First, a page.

This isn’t to say that you “become” your first boss any more than you become your parents. But a manager’s influence is undeniable.

Beyond shaping the perceptions of leaders, my own research suggests a supervisor can also impact the psychological mindset of his followers. An erratic, hostile boss can have a dramatic negative impact on follower well-being even outside of work. But a supportive, empowering leader can enhance wellbeing and make followers feel secure enough that they’re willing to engage in high-risk, creative work behaviors. 

Leaders can be agents of destruction in employees’ lives, or they can nurture, grow, and transform them. There are few factors in the workplace that can have such an impact.

So what’s the implication here? First, you need to be aware that the person you promote is going to be different from the person you hired. She will have changed as a result of the experiences that she has had on the job. Thus, it’s important to reassess workers whenever making important HR decisions and not rely solely on prior scores.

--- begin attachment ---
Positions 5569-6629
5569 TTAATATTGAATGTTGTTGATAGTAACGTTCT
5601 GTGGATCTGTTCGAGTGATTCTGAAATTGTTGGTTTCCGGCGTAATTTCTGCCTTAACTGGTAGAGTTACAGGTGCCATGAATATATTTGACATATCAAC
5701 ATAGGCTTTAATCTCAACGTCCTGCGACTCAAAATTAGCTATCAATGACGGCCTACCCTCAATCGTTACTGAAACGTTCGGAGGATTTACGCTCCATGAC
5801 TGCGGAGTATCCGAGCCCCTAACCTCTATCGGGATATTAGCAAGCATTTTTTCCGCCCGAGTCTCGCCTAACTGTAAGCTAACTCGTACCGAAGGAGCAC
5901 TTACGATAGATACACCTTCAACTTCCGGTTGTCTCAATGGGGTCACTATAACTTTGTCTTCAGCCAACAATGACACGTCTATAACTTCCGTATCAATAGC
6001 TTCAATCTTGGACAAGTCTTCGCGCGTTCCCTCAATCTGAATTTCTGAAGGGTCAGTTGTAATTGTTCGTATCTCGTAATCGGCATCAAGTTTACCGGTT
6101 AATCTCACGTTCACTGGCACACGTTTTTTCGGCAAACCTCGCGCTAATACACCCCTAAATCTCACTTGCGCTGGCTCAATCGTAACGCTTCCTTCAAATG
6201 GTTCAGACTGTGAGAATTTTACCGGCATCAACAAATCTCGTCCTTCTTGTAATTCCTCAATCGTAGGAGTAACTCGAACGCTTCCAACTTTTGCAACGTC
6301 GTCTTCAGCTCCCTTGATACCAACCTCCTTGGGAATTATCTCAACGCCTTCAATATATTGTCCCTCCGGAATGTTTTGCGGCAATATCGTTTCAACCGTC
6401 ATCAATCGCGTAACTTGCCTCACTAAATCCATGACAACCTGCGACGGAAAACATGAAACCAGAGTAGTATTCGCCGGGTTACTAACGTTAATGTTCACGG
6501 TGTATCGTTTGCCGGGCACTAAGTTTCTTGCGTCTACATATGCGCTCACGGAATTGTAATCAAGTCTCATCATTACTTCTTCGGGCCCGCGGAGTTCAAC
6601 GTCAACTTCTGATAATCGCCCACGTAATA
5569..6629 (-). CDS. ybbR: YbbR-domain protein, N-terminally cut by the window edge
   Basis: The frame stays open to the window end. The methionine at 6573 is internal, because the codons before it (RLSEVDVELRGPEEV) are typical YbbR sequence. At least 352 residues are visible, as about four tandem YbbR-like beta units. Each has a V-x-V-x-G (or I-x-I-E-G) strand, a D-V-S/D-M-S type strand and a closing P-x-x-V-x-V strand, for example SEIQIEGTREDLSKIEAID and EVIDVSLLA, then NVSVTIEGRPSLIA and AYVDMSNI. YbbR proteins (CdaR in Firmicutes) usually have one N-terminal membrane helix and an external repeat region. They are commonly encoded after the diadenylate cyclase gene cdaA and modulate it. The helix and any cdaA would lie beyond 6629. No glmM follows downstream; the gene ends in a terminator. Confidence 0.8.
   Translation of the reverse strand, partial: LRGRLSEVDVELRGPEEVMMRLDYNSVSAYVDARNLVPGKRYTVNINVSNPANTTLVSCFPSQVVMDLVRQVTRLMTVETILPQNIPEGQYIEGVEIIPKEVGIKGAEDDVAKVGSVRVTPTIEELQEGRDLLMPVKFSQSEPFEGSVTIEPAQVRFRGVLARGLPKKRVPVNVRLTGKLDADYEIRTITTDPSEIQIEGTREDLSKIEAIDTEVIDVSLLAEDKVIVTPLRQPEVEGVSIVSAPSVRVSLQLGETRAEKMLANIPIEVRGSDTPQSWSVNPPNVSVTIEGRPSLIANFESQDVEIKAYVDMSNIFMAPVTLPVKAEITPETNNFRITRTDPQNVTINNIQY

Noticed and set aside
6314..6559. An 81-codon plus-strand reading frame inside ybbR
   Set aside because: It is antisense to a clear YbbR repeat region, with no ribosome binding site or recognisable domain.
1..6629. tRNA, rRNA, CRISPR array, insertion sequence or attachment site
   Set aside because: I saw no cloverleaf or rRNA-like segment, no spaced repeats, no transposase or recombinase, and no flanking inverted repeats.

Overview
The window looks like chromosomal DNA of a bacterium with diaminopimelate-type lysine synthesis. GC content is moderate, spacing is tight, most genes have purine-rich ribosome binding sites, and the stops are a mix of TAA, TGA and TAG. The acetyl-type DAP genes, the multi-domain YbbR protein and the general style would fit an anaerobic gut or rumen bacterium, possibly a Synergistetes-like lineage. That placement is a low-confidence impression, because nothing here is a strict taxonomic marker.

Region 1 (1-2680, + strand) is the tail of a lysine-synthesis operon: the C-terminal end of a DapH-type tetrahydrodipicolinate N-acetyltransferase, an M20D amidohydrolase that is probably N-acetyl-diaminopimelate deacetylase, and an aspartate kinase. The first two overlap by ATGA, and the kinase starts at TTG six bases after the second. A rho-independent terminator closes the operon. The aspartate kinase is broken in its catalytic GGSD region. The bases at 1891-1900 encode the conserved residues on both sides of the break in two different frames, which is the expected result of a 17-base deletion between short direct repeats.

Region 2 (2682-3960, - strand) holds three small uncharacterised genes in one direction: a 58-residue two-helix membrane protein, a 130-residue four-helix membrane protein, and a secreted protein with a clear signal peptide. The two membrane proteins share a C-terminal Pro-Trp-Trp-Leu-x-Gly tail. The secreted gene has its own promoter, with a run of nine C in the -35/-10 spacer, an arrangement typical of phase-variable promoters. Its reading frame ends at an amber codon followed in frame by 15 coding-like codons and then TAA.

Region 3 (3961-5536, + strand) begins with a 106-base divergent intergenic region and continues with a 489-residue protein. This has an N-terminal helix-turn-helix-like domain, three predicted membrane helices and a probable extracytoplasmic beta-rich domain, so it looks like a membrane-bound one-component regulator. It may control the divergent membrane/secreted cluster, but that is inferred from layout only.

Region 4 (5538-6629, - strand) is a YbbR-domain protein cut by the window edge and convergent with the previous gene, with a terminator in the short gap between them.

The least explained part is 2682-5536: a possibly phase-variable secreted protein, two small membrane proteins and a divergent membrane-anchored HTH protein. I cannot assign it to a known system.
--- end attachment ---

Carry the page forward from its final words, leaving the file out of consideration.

Second, you must recognize the development consequences of job assignments.This is an opportunity for growth, not a liability. Most HR managers have an implicit understanding of how different people can benefit from taking on new roles and responsibilities.

Finally, you need to understand how organizational culture can change the employee. When we hear horror stories of the toxic work environments of companies with hypercompetitive cultures, we shouldn’t be surprised. But we must also remember that their most problematic employees almost certainly didn’t start out that way. It’s more likely that the bad behavior was reinforced (or at least not impeded) by the environment.

Above all, ask yourself not just what kind of people you want, but also what kind of people you’re making.

Peter D. Harms, Ph.D.,is an associate professor of management at the University of Alabama. His research focuses on the assessment and development of personality, leadership and psychological well-being.